After decades of inexorably rising rates of obesity among American youth, a new CDC analysis reveals a reversal of the trend. And best of all? The word ‘meat’ never appears in the report.
Ask any public health official about the most urgent challenge they face, and most of them would immediately identify the problem of obesity that has been a particularly intransigent problem among the youngest generation.
About the only thing that outnumbered the percentage of Americans of all ages considered overweight or obese has been the strident opinions about which magic bullet that government/schools/businesses/advertisers/food processors were supposed to fire to cure the problem.
We’re too sedentary of a nation, with too many drive-thrus and video games, so the solution is to get people to take up exercising, to stop watching and start playing more sports. But even as recreational and adventure sports have become billion-dollar businesses and gym membership grew to record levels, obesity continued to increase.
Others pointed to the fast-food purveyors and the decidedly unhealthy products that too many people consumers too many times a week — if only Americans would stop patronizing those restaurants, we’d see a big change in the statistics. But even as the entire industry reinvented its menuboard, offering salads and fruit cups and even vegetarian options, obesity continued to increase.
Veggie activists used the crisis to insist that there’s not an overweight vegan alive on Earth, and if only the entire world would abandon the foods that have sustained humanity for all of recorded history, the problem would be solved. Yet despite the somewhat modest growth in the numbers of people claiming to be vegetarians, obesity continued to increase.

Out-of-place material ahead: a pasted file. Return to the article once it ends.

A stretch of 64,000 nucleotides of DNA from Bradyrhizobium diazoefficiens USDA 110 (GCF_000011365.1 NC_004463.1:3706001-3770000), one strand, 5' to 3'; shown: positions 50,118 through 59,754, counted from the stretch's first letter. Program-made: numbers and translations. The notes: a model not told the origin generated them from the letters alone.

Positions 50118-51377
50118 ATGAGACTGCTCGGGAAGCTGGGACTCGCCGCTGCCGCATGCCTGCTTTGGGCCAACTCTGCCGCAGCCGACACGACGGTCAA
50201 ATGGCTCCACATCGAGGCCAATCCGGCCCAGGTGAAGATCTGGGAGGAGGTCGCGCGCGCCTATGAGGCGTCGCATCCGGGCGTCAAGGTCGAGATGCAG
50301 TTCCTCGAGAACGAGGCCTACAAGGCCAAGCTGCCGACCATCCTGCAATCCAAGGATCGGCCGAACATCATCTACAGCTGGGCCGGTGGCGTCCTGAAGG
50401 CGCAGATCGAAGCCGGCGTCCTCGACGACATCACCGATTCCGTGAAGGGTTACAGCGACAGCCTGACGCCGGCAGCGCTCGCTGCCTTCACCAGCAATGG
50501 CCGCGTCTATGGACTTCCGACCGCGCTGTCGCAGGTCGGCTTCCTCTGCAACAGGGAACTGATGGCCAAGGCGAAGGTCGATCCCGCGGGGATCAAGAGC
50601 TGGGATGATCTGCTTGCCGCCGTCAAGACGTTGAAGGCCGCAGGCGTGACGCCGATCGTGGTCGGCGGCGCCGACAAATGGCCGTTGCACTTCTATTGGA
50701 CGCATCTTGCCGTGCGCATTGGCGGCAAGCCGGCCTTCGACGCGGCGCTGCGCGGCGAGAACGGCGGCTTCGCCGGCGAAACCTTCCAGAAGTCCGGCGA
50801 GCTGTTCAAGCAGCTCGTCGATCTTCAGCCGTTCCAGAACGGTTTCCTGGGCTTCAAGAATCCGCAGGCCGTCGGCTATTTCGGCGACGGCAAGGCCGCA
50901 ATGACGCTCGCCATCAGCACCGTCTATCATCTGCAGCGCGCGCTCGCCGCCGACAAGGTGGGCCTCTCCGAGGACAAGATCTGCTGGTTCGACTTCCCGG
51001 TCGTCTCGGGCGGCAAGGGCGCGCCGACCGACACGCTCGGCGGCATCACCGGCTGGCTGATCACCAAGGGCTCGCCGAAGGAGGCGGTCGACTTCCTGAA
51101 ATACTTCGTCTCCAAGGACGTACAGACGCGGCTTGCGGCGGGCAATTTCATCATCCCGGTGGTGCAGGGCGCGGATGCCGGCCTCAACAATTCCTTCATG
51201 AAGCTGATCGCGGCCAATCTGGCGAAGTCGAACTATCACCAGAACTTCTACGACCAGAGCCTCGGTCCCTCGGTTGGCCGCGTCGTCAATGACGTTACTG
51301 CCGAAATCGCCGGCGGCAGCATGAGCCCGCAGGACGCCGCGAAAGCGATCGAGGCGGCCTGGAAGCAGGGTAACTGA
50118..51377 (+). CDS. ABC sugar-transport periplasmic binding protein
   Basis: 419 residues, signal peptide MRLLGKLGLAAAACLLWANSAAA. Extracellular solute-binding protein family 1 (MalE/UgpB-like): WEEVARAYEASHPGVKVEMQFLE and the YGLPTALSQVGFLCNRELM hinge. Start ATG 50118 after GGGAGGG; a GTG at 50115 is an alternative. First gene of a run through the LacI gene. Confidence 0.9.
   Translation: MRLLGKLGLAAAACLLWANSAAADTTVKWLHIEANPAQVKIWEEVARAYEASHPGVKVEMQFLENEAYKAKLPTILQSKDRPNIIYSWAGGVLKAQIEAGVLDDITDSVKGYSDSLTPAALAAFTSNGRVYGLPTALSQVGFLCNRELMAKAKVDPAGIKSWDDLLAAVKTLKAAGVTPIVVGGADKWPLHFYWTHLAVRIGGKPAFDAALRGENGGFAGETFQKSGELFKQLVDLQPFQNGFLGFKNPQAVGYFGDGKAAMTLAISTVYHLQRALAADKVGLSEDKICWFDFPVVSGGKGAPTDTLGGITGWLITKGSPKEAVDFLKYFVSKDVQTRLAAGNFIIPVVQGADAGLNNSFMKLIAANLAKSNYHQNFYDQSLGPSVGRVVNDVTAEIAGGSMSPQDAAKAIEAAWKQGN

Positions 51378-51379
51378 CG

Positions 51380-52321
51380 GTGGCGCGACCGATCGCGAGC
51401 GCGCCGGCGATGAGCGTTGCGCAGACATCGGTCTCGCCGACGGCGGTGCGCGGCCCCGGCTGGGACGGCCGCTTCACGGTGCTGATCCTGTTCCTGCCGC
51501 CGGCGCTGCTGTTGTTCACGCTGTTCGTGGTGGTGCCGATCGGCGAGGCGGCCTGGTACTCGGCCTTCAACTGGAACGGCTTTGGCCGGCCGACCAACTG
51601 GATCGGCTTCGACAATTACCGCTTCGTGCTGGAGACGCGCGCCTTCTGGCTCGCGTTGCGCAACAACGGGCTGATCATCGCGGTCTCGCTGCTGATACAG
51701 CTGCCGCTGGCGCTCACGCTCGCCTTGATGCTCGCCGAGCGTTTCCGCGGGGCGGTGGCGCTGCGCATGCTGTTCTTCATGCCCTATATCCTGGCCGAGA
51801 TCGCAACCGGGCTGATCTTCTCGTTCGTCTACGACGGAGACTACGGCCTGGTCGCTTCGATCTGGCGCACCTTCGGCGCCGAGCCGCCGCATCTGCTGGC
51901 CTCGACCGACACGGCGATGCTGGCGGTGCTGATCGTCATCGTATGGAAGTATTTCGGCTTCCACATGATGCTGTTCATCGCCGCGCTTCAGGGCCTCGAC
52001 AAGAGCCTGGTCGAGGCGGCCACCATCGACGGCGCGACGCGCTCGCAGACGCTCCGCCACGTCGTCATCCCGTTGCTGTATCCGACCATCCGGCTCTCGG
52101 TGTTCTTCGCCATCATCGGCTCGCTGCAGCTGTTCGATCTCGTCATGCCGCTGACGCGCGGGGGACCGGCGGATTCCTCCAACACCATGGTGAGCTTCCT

According to a comprehensive data collected by researchers at the Centers for Disease Control and Prevention in Atlanta, the national obesity rate among 2- to 5-year-olds dropped by almost half over the past decade, suggesting that a new generation of Americans may (finally) be able to avoid the risks of heart disease and diabetes linked to obesity.
Officially, obesity among young children fell from 14 percent in 2003 to 2004 to 8.1 percent in 2011 to 2012, according to a summary of the CDC data published last week in the Journal of the American Medical Association. The results expanded on data initially reported by CDC officials in October 2013.
In children and adolescents aged 2 to 19 years, obesity is defined as a body mass index (BMI) at or above the 95th percentile of CDC’s gender-specific, age-adjusted BMI growth charts. In adults, obesity was defined as a BMI greater than or equal to 30.